“I think I’m starting to get the hang of this,” I mouthed across the table to my boyfriend, blissfully unaware that I was already getting quite giggly after just a few sips.

Later I tasted notes of cocoa, wood, berries and even fresh vine tomatoes. OK, that last one was predominatly met with confusing looks, but by that point I’d realised that there is no right or wrong in this business. Creativity knows no bounds. In fact, when others offered up “mould” and “toffee apples”, I started to think that this game should actually be called “the wackier the better” or even “name the most absurd flavour you can think of”.

STEP-BY-STEP

So what have I learned from this weekend?

Well as I mentioned before, a person’s limits can be as individual as their fingerprints. While someone might be petrified of heights, someone else might despise spiders, dogs or pigeons.

I for one, managed to overcome my fear of looking like an ignorant dingbat in front of wine-guzzling friends, as well as the apprehension I've hitherto expereinced towards motorised vehicles.

Perhaps next time I’ll graduate to whiskey tasting and hovercrafts, or I might even get around to passing my driving test and then celebrating with a road trip through the Napa Valley.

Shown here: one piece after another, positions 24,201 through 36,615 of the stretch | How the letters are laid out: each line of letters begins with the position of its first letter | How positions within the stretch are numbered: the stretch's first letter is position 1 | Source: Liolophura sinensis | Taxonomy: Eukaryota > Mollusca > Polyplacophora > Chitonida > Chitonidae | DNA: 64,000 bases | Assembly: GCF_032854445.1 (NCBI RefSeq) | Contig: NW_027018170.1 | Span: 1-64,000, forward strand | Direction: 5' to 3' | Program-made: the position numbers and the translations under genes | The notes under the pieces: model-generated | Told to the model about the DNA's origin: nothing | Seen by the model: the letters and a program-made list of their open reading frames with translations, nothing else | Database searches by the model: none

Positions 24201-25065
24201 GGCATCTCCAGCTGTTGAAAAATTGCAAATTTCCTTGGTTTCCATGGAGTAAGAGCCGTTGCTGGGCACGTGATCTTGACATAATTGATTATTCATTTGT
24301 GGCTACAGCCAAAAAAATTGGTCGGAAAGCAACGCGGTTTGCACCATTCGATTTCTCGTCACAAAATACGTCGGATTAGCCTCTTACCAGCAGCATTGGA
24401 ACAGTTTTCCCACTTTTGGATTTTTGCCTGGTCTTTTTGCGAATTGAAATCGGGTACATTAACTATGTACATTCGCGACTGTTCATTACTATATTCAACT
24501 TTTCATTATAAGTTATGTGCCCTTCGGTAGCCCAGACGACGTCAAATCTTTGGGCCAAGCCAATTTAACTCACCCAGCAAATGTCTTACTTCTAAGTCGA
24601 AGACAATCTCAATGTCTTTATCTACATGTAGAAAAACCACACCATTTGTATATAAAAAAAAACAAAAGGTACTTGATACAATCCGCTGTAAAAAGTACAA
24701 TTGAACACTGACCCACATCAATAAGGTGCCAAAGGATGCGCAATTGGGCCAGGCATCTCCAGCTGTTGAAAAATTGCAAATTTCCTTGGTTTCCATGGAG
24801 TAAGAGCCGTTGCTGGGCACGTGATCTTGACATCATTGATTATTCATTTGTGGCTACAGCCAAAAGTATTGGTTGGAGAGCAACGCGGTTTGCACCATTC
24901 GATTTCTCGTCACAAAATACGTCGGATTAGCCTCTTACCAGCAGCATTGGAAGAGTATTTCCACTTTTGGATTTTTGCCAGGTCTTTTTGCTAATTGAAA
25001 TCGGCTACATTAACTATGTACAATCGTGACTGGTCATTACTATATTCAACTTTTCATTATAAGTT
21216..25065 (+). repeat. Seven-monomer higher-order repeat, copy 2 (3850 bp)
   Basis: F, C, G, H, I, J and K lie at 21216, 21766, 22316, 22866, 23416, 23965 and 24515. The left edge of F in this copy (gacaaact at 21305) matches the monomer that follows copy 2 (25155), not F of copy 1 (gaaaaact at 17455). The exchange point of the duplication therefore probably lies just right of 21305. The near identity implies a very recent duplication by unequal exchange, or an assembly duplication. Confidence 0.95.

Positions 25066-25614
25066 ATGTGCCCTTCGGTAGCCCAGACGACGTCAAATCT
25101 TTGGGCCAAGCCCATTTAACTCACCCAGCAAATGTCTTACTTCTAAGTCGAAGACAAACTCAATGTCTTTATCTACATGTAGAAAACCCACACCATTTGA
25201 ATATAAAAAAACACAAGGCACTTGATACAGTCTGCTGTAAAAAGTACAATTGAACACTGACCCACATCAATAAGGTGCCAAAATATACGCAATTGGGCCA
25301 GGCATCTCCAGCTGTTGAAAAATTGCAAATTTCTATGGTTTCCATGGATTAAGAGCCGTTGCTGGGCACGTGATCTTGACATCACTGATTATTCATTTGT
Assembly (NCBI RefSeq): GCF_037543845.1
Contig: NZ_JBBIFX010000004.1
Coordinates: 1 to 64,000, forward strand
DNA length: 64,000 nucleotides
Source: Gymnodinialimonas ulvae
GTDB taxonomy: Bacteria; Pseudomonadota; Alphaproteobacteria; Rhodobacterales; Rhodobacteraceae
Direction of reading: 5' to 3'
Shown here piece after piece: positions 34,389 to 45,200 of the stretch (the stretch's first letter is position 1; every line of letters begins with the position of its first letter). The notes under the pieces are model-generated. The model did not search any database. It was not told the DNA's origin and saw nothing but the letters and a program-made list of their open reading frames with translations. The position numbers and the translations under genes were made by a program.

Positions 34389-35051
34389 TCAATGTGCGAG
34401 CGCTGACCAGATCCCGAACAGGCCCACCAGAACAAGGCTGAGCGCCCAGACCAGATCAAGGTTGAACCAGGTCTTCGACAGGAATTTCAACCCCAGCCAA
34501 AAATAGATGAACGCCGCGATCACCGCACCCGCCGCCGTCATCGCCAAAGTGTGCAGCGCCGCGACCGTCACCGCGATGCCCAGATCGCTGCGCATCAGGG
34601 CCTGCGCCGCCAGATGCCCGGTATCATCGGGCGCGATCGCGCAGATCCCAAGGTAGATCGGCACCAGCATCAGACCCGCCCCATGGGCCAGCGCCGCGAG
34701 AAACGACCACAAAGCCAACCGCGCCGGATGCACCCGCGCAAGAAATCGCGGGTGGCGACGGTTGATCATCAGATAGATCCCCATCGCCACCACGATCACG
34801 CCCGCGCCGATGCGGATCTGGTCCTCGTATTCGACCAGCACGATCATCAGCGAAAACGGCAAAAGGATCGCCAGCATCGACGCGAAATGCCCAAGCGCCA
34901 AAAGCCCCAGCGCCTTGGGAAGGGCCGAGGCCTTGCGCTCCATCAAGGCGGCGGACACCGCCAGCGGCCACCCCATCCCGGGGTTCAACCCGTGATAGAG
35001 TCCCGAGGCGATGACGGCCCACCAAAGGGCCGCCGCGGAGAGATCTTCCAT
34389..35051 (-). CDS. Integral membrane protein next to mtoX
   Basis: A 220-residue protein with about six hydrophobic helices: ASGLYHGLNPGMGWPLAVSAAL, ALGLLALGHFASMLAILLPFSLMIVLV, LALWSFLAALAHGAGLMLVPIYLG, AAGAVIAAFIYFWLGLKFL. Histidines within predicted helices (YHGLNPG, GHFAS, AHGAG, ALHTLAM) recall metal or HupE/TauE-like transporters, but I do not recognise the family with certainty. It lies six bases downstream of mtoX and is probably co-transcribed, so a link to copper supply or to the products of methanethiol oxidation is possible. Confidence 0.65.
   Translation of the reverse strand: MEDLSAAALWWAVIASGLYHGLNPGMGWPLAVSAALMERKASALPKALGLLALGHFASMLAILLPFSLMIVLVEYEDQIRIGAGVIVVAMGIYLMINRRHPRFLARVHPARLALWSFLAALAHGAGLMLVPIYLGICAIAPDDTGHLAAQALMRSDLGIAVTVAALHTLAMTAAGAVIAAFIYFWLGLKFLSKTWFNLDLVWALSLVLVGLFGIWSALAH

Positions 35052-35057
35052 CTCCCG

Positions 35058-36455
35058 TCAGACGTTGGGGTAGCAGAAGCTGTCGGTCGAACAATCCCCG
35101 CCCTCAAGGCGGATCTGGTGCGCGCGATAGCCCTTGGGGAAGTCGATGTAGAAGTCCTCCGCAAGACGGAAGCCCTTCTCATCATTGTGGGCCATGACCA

First though, I’ll diligently be turning my attention back to running.

A speed session on the treadmill awaits: minute-long sprints followed by rest periods of ninety seconds. Ten repetitions before squats, leg presses, curls, core work and lots of stretches. The countdown continues and it's only five months until my marathon.

Afterwards I’ll reward myself with a hot shower, plenty of carbohydrates and protein and perhaps – just perhaps – a small glass of something “light and fruity with few legs”. What better way to reward my own tired ones?


(Image courtesy of www.bramptonwines.files.wordpress.com)

(I went quad biking at QuadNation in Didcot, Oxforshire: http://www.quadnation.co.uk/; and wine tasting at the Bibury Court Hotel in Cirencester, Gloucestershire: http://www.biburycourt.com/)

Friday, 25 October 2013

Do One Thing Every Day That Scares You